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The Battle of the Berm

Post by Patrick O'Callahan on Sep. 5, 2009 at 6:19 pm with 3 Comments »
September 4, 2009 6:27 pm

In battle, the fate of empires can turn on a small piece of higher ground. Think Little Roundtop. Think Bunker Hill.

Think the Dome District berm.

OK, that’s hyping things a bit, but the berm – which Sound Transit wants to build to bring its Sounder trains from Freighthouse Square to Pacific Avenue – is turning improbably into the central issue in Tacoma’s mayoral race.

Jim Merritt (I give some credit to campaign manager Ronnie Bush) has been playing the issue brilliantly. A much-respected architect, he’s pushing a “post-and-beam” alternative of concrete piers, and he’s has positioned himself as the champion of underdog Tacoma against the overbearing Sound Transit.

His opponent, Marilyn Strickland, has had a hard time responding. She voted with her fellow city council members to work with Sound Transit, which Merritt’s camp casts as a bully bent on ruining the future of the Dome District.

In the middle of all this is City Manager Eric Anderson. Visiting us yesterday, he offered a far less apocalyptic view of the beam-vs.-berm choice.

Anderson – who knows something about urban development – called himself an “agnostic” on the issue. But he thinks either alternative could turn out very well for the neighborhood.

He said he’s not concerned about rail blighting the district. “It’s impact on the area will be absolutely huge,” he said – as in “a huge asset.”

He said he doesn’t expect the tracks to get in the way of development “in any way, shape or form.”

The berm would be a visual barrier, he said, while the post-and-beam would require an extra six feet of railbed to support the tracks.

“Post-and-beam would be open, but it would be higher. If you want to minimize the profile, post and beam is not the answer.”

I suspect Anderson is right: Both options could work equally well – or equally badly. The world has no shortage of ugly concrete transportation structures and ugly rail berms. The key is figuring out who’s going to pay to keep the grounds prettified in perpetuity. That’s the high ground I think this battle should fought on.

Leave a comment Comments → 3
  1. obamamama says:

    Depending on the engineer and whose side their on it makes a difference. Our engineer has a solution given to us by Burlington Northern. BN does this post and beam all over the country. They have it down. In the near future the citizens of Tacoma will be hiring an engineering firm to show the right P&B design and show the miss-truths of Sound Transit. Common sense tells us,look around do you see any dirt hills with tracks on them in any cities in the past few years? How does Eric Anderson know? He has only an opinion. Like so many other forecasters that are wrong so many times. The dirt hills from East C to South C will be a blight forever with no development as we see to this day in Spokane WA.It is a fact the city has not wanted Downtown to move South for years and the dirt will clinch it. We can become the parking lot Eric wants us to be. The dome District has the largest transit hub in Pierce County. We have the most people in our area due to transit, the Dome and soon the Lemay Museum. There has absolutly been no help with development from the city. Drive to Kent Station, Everett Station, Puyallup and even Federal Way. They have seen great development and progress in their smaller cities. post and Beam for Sound Transit and our City Council would be a class act of progress.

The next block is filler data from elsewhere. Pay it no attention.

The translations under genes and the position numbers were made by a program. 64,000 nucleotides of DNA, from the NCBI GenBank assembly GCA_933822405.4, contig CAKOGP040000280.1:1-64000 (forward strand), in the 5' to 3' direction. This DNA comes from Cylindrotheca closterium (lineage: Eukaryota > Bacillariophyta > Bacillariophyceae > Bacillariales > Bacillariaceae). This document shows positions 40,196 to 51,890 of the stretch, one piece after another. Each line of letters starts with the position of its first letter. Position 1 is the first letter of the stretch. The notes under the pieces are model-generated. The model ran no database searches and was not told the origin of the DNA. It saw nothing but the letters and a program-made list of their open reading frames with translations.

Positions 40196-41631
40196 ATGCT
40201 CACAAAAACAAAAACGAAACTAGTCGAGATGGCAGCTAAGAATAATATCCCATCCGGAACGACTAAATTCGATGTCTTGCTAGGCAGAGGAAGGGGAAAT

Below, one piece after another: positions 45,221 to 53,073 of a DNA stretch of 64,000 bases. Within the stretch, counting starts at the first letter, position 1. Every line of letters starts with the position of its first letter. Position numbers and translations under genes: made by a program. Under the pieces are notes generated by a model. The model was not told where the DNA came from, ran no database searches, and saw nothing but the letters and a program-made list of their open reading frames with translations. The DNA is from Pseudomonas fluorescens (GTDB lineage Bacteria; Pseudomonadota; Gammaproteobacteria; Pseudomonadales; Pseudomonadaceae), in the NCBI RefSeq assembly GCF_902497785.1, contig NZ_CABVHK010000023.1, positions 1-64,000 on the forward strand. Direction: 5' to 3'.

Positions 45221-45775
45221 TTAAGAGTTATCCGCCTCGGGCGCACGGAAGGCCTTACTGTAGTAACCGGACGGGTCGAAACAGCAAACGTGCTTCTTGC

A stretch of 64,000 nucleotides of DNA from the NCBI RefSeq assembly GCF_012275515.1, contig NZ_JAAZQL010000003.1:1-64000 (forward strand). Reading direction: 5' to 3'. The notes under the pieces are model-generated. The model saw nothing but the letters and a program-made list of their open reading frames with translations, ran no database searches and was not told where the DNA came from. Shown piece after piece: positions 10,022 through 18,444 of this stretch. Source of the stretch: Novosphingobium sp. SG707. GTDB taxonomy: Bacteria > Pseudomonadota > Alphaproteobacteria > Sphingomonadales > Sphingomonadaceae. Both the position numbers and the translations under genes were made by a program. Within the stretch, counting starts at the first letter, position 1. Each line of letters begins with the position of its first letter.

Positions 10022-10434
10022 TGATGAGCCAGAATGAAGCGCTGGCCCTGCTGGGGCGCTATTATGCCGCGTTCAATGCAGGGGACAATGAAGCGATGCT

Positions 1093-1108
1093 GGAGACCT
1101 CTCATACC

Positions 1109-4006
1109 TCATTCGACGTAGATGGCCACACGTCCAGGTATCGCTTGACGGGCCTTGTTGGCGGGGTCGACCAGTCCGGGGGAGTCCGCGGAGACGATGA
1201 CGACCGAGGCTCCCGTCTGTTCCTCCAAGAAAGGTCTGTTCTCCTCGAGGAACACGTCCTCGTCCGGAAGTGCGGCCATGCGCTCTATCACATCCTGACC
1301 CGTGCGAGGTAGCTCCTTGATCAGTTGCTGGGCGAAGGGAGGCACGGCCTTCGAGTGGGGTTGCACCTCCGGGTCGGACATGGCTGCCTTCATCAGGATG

2. dltooley3 says:

    But the problem is the low ground of the 705 Gulch, yes? Just putting a pile of dirt on top of the problem doesn’t solve it.

    Jim Merritt and the Post and Beam can, and he certainly knows more about urban development in Tacoma than Eric Anderson and as a matter of professionalism, shouldn’t be favoring one alternative over another.

    Insisting that all public employees serve the public interest not some legally contrived and bullied aproximation thereof is the high ground on this issue.

    One has to wonder what is more important to Anderson and O’Callahan – Sound Transit bureaucrats or the residents and businesses of Tacoma?

  3. City Manager Eric Anderson’s comment about the height is incorrect. He says “The berm would be a visual barrier, he said, while the post-and-beam would require an extra six feet of railbed to support the tracks.”

    The rail tracks need to be at a specific grade, so the height is the same for either options.

    There’s a very large group of concerned citizens, including neighborhood councils and environmental groups that are Post and Beam Supporters. There seems to be only a small number of berm supporters and most of them do not live in Tacoma.

    Erik Anderson and the City Council should be listening to citizens of Tacoma. Actually, they are listening but still seem to be stuck on the berm. There’s still time to get this project done right, and to recommend the best solution.

    Post and Beam just makes sense in most of the area, particuarly under I-705 and over the B Street Ravine. The difference in price is minimal and it will be best for the future of the area and Tacoma.

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